Study shows decline in breastfeeding

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Credit: Irene [CC BY-SA 3.0 (https://creativecommons.org/licenses/by-sa/3.0)]
BREASTFEEDING is declining in Australia, warns ANU researcher Dr Julie Smith. 

Dr Smith, who’s from the Research School of Population Health, has studied the economics of breastfeeding for more than 20 years and says the invisible work of caring for a baby means Australian mothers don’t get the maternity leave they need.

“Because we don’t measure it, we don’t appreciate its value, and governments fail to invest in programs and services that support it,” she says.

“Australian women produce more than 40 million litres of milk for our infants and young children each year, though this value is not counted in our national food statistics, or noticed in the national budget.”

According to Dr Smith, breastfeeding is worth at least $3.6 billion to the economy, using market values.

“Most industrialised countries have sufficient paid maternity leave so mothers can exclusively breastfeed for six months, in line with the World Health Organization (WHO),” she says.

“Women’s time is not free. If we don’t document the cost of feeding and caring for babies and young children, it is taken for granted by policymakers.

“Having a baby or toddler is amazingly time intensive, yet official statistics ignore this investment.”

Previous ANU research shows that introducing just a few weeks of paid maternity leave in 2011 increased breastfeeding and improved mothers’ mental health months down the track.

Dr Smith says breastmilk should be counted as part of the national food supply as well.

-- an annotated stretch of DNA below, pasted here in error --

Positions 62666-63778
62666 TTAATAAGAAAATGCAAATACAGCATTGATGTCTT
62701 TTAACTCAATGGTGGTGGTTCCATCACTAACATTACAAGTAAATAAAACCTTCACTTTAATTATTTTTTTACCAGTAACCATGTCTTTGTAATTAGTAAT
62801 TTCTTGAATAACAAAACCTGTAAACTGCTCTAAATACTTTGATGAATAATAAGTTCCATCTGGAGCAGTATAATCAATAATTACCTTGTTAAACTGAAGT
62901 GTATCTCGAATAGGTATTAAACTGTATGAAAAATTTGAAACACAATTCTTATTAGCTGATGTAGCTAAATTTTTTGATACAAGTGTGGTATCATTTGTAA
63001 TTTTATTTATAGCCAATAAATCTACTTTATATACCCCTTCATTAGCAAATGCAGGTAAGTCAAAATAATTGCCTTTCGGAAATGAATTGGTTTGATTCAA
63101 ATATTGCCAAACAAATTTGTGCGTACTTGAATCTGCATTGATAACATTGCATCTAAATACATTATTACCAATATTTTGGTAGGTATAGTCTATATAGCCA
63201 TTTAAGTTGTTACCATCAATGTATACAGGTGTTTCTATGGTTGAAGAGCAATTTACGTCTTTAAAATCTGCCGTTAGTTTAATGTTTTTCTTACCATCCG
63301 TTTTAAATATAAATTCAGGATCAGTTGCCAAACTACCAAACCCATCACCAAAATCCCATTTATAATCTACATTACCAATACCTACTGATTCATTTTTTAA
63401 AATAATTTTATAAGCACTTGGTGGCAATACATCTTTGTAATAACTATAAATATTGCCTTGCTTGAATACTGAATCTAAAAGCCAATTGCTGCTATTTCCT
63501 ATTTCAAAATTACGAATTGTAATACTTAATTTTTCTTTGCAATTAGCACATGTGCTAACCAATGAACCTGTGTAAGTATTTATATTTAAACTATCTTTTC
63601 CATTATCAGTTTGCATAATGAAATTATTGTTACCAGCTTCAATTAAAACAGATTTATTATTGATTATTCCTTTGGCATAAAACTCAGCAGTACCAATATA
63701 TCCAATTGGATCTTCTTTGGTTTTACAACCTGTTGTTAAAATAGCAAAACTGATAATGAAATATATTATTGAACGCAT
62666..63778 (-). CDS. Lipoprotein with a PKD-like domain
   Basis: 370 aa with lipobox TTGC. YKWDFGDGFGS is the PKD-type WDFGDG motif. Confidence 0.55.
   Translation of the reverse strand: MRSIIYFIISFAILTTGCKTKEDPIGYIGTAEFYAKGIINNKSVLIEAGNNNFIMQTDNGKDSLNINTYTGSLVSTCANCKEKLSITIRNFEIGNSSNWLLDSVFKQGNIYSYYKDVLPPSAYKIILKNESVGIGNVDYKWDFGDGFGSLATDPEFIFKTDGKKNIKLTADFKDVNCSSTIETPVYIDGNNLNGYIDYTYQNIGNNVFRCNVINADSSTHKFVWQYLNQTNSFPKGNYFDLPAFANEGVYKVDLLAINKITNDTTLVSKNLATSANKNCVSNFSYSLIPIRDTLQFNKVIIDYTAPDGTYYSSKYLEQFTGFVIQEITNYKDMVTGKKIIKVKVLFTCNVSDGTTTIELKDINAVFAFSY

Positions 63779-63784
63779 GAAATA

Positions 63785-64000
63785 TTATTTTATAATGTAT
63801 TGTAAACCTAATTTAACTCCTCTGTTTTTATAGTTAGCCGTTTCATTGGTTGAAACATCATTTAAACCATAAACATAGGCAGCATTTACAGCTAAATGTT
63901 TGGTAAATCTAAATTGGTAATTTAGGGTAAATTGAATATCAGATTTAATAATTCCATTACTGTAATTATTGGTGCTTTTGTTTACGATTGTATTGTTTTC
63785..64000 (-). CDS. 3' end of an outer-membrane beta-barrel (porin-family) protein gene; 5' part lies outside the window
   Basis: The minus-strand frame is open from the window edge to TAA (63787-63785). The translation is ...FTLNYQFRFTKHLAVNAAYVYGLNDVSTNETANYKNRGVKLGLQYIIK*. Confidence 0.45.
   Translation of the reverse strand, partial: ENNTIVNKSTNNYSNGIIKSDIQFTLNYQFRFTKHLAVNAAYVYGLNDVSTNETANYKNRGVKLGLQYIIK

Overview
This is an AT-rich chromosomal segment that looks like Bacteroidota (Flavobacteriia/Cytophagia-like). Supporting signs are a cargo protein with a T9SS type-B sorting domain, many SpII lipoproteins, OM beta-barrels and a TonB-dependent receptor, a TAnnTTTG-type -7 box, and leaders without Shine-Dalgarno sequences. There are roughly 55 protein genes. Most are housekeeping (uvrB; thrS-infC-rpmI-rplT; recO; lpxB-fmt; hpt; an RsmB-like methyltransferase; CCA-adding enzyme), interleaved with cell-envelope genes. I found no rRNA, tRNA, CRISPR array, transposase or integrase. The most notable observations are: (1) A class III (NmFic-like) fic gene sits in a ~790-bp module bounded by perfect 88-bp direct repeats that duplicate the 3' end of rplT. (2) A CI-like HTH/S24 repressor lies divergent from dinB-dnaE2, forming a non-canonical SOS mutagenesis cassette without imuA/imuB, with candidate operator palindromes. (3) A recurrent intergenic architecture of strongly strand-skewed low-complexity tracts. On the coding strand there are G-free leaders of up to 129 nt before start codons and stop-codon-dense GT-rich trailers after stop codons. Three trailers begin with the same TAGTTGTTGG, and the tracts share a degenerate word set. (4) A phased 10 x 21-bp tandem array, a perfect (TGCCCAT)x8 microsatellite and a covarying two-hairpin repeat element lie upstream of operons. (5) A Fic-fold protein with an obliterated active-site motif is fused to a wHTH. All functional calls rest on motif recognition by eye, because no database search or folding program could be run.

“Norway counts breastmilk as part of its national food statistics and we should too,” she says.

“My research shows it takes mothers about 40-hours each week to care for a new baby, including around 18 hours to breastfeed, yet this is not considered relevant to health or work policies by government statisticians.

“Failure to help mothers with breastfeeding cost the nation almost $4 billion in lost baby milk production, and hundreds of millions of dollars in preventable health costs.”

When it comes to new milk markets, Dr Smith warns mother-to-baby feeding will be displaced if breastfeeding support is not prioritised by health services and governments.

She believes there’s an urgent need for tough regulation with the newly emerging markets in human milk.

“Expanding Australia’s human milk banking system will save lives and save on health costs. With pasteurised donor milk for NICU now selling at around $300 a litre internationally, companies are keen to generate new markets,” she says.

“It is only a matter of time before Australian parents will see UHT human milk promoted alongside formula in the shopping aisles.”

Dr Smith will be presenting her work in Melbourne today, June 12, at the Public Helath Assosociation Conference on prevention. 

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